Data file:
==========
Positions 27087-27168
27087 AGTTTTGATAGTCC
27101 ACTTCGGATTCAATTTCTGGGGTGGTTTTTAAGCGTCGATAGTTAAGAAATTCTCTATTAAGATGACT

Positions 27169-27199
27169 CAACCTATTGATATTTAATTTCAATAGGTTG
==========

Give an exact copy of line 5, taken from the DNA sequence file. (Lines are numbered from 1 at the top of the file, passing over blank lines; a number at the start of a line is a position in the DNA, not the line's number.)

27169 CAACCTATTGATATTTAATTTCAATAGGTTG